Perhaps the surveillance in my case was farmed out to a team overseas where the rulebook opens up when it comes to what U.S. intelligence officers are allowed to do. As a prescient internal email from a government contractor, Stratfor, indicated some years back, I certainly wasn't the only targeted journalist. I simply was one lucky enough to have sources who alerted me and helped obtain the proof. Which brings us to the 2016 shenanigans.
Long before the 2016 presidential campaign, confidential sources had alerted me to longstanding misuses of the Foreign Intelligence Surveillance Court system and the erosion of protections when it came obtaining permission for wiretaps and other surveillance methods. So, the election debacle came of no surprise. I saw it as an extension of years of improper manipulation. It now appears to me as though the effort to target those surrounding Donald Trump had more to do with intel officials' concern that a President Trump might dig into these longstanding surveillance abuses with the help of none other than Lt. Gen. Michael Flynn.
It was no secret in the intel community that Flynn, former director of the Defense Intelligence Agency under President Obama, was not only aware of long-standing intel agency surveillance excesses, but was also planning to clean house. In the end, Flynn was unable to do the job because he got wrapped up in the Trump-Russia allegations. Funny, that.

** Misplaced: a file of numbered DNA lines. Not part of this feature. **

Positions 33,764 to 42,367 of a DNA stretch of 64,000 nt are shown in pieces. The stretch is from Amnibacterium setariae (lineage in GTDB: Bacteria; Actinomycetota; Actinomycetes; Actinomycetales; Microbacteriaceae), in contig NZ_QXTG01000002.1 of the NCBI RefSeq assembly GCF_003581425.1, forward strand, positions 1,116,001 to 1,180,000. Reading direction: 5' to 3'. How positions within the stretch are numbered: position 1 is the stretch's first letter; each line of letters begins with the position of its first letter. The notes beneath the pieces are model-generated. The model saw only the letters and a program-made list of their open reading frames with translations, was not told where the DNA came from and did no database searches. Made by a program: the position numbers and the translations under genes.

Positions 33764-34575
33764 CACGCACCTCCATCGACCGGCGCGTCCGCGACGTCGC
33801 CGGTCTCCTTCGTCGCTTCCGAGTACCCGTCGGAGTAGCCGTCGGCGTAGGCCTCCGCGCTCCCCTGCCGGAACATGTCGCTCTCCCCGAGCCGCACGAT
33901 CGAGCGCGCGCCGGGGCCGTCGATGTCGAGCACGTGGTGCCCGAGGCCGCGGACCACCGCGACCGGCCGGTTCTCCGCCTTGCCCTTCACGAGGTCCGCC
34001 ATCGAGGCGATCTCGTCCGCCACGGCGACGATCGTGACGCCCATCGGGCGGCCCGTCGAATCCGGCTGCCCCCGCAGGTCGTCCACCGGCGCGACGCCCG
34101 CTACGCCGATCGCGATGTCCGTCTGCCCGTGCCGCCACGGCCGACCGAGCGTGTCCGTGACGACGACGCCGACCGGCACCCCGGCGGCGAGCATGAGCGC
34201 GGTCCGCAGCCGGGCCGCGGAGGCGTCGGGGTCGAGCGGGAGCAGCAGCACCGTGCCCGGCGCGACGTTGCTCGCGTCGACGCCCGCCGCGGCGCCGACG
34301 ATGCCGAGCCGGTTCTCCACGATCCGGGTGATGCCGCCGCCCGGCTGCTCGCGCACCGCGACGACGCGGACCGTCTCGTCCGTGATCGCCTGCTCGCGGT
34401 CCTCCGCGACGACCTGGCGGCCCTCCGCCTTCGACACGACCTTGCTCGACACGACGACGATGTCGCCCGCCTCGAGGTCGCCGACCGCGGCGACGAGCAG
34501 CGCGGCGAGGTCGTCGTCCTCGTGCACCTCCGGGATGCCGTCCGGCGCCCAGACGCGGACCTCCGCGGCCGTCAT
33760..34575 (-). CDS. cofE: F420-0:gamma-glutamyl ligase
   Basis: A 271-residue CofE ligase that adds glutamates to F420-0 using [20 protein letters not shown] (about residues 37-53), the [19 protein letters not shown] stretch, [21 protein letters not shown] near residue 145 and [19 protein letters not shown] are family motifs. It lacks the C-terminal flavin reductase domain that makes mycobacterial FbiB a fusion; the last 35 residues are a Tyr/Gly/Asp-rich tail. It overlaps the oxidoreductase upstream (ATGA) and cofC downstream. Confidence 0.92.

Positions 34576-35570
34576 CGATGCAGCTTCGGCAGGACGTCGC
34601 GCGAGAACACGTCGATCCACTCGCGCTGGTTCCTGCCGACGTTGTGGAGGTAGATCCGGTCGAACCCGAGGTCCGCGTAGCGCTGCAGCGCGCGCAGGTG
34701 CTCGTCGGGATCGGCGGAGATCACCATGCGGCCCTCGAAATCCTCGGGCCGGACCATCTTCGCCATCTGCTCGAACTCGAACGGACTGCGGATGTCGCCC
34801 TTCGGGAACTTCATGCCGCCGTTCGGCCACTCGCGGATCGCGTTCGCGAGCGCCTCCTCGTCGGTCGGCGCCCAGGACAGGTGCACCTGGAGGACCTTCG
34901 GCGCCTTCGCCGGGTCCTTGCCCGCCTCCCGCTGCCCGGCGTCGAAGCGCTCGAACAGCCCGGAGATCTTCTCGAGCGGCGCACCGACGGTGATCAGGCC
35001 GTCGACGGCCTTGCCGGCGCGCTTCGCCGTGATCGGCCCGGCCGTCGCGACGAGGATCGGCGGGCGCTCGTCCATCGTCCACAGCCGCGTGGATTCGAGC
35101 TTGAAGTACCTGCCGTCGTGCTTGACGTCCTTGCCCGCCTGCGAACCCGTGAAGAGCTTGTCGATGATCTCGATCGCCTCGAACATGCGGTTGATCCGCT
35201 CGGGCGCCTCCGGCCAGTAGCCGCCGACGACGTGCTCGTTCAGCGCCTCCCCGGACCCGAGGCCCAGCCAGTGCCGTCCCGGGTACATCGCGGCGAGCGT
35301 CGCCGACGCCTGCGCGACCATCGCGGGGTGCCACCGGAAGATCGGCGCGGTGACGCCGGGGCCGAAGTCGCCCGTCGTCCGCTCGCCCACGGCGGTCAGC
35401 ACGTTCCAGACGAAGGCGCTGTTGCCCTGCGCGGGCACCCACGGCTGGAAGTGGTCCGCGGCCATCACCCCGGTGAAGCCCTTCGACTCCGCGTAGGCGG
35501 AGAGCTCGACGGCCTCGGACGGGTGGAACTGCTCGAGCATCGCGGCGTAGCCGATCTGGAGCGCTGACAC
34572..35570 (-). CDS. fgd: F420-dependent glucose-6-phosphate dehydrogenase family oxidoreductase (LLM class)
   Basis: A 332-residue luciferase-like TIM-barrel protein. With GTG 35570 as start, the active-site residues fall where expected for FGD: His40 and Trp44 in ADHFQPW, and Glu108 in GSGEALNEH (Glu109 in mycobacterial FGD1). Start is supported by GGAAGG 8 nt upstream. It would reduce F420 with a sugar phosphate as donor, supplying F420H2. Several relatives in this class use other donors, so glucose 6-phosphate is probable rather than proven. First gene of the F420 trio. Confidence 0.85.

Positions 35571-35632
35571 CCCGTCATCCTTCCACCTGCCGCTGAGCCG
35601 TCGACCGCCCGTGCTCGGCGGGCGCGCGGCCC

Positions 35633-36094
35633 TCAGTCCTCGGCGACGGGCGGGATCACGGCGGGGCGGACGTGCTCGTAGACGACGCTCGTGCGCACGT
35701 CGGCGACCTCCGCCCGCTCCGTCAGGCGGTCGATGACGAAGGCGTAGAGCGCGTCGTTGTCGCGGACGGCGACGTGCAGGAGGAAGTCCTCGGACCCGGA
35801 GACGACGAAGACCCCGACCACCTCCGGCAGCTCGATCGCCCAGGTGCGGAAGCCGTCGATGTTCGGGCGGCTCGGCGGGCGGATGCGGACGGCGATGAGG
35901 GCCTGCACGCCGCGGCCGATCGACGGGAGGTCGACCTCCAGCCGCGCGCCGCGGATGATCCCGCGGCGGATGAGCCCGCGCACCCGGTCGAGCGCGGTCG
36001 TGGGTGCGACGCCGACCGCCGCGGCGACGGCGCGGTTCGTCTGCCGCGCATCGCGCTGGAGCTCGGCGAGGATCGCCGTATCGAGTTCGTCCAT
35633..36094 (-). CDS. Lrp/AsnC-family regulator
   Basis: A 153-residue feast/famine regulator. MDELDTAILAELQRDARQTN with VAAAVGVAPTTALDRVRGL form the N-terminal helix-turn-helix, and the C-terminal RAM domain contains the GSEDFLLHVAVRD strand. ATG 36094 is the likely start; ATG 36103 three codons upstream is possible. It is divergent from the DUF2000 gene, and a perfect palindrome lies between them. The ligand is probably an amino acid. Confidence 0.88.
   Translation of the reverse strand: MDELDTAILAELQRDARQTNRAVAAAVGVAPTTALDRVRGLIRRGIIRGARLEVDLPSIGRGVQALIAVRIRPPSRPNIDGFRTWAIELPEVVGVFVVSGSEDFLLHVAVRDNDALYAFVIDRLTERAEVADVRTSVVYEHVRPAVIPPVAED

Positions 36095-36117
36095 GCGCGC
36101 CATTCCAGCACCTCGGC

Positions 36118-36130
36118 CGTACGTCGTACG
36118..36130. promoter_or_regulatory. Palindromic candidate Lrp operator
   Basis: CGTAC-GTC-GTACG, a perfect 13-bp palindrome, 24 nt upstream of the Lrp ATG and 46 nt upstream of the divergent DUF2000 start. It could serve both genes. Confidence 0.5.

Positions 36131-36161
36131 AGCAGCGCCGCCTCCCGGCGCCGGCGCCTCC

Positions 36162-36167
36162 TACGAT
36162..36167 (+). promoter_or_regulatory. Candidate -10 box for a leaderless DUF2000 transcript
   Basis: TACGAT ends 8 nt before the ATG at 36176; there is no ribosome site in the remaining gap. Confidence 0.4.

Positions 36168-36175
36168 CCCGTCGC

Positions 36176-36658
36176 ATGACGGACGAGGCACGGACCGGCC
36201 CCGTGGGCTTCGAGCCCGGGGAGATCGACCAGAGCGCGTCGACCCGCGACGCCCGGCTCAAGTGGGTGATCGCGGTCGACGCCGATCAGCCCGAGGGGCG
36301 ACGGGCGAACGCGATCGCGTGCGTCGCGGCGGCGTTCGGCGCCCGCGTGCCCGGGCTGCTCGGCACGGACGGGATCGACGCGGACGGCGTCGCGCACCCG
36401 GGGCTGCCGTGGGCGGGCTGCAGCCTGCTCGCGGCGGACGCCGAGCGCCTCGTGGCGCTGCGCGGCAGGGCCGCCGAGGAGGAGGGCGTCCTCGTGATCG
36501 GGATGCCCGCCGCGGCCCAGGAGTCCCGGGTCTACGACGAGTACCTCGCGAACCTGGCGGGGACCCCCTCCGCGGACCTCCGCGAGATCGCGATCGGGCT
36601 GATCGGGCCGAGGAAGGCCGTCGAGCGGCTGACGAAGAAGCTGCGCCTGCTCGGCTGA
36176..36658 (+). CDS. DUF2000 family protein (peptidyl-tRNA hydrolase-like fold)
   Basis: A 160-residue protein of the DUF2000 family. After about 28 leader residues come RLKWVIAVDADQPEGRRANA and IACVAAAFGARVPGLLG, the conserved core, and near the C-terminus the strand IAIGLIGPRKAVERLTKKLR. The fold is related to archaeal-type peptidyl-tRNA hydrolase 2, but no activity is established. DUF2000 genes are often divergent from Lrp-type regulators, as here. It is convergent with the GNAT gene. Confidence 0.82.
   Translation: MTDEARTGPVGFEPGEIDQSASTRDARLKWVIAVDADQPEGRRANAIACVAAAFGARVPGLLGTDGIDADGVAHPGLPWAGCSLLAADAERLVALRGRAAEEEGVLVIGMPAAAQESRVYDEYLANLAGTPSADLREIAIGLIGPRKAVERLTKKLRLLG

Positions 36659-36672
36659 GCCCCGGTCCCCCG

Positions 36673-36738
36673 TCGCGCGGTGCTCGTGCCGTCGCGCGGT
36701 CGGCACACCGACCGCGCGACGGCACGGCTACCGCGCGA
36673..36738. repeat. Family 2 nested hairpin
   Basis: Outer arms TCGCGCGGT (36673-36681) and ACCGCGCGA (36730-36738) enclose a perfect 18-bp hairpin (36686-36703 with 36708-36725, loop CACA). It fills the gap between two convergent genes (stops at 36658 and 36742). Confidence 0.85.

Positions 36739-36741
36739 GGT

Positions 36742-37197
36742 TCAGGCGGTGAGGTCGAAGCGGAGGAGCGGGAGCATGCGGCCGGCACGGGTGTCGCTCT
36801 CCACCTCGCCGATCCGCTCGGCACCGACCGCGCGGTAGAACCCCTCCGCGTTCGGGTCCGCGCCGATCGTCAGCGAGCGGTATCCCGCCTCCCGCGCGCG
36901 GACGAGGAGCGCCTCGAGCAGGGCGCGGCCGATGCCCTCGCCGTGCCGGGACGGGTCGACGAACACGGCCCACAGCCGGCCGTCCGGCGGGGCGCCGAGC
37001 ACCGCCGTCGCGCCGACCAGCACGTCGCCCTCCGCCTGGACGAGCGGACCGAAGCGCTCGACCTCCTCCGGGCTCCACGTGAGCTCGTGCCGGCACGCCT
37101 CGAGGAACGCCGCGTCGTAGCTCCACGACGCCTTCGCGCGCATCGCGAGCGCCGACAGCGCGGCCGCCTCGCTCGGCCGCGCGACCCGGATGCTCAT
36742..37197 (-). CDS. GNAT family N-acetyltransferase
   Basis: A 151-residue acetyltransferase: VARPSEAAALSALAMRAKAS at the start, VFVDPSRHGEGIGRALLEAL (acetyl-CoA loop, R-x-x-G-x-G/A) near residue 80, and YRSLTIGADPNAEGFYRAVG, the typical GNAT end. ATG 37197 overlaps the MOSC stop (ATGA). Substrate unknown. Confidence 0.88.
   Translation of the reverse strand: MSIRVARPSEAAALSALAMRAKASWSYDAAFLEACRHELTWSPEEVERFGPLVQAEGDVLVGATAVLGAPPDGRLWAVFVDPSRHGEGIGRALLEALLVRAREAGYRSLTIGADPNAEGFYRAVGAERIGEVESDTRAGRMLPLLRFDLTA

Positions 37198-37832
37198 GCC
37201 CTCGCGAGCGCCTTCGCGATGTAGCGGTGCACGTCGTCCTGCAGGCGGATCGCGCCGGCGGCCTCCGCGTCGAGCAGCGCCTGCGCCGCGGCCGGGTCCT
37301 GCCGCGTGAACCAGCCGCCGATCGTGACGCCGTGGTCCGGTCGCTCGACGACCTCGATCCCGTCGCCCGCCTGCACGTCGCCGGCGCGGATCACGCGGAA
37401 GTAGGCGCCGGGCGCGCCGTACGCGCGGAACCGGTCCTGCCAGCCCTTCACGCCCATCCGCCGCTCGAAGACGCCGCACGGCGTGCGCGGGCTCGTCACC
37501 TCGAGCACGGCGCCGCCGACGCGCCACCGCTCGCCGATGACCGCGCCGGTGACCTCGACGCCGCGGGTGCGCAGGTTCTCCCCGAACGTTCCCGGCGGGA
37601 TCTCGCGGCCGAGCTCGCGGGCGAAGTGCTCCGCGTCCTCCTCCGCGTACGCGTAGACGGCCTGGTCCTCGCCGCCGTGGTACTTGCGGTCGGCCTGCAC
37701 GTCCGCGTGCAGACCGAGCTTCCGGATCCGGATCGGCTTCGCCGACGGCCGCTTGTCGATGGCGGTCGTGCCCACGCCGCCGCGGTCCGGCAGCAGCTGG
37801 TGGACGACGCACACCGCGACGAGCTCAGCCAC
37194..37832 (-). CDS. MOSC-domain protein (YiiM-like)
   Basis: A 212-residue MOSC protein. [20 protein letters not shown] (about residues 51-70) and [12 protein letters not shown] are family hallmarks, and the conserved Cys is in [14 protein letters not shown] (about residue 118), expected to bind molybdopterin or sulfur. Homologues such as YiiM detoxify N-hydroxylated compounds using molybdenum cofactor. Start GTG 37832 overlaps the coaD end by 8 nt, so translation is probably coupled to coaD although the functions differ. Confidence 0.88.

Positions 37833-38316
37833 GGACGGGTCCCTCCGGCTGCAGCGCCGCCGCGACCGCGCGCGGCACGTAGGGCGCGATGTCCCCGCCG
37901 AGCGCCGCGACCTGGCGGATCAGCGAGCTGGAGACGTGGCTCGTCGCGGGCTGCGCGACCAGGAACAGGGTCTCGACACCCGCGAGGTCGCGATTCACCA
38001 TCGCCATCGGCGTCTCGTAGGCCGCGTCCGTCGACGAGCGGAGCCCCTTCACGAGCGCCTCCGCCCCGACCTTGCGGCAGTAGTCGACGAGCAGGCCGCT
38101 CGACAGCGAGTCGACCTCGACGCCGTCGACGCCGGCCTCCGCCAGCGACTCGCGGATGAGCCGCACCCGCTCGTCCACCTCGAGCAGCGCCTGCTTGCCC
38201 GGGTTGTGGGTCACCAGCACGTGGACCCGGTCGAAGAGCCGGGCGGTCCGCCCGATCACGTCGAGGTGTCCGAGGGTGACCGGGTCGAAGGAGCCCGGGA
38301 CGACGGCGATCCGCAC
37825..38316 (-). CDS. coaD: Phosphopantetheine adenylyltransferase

In a more perfect union, honest players at the DoJ would look at the forensics in my case, be horrified that it happened, and make moves to make amends and identify the players responsible. Apparently, coming clean in that way would open a can of worms – one I suspect is larger than anything we've heard discussed to date.
So since the DoJ won't do its job, I'm left to self-fund my own pursuit of justice in civil court. As I have learned in the process, the fight is much bigger than my own. If the government isn't held responsible for its unwarranted intrusions in my case, according to my lawyers and a dissenting appellate just who sided with us, the government will have a precedent that provides it with a free pass to spy on any U.S. citizen for any reason with no fear of punishment.
My court fight is clearly an uphill battle. The Department of Justice has unlimited tax dollars to spend obstructing and fighting my case, which is now in its fourth year. And when it comes to the information needed to identify the responsible federal agents by name, well, the government holds all the cards and isn't tipping its hand. DoJ has blocked us at every turn in our attempts to obtain "discovery" from government agencies.
Not a single page has been turned over. In a circular justification that only makes sense in the swampy recesses of Washington, D.C., a court recently determined that I am to blame for not being able to shake loose the information from the government to identify the John Doe federal agents who surveilled me.
My appeal of this finding continues and, if we do not prevail, we will continue to the next step. Understandably, most Americans wouldn’t know it, but my court challenge is crucial to preserving our longstanding notions of personal freedom, press freedom and privacy.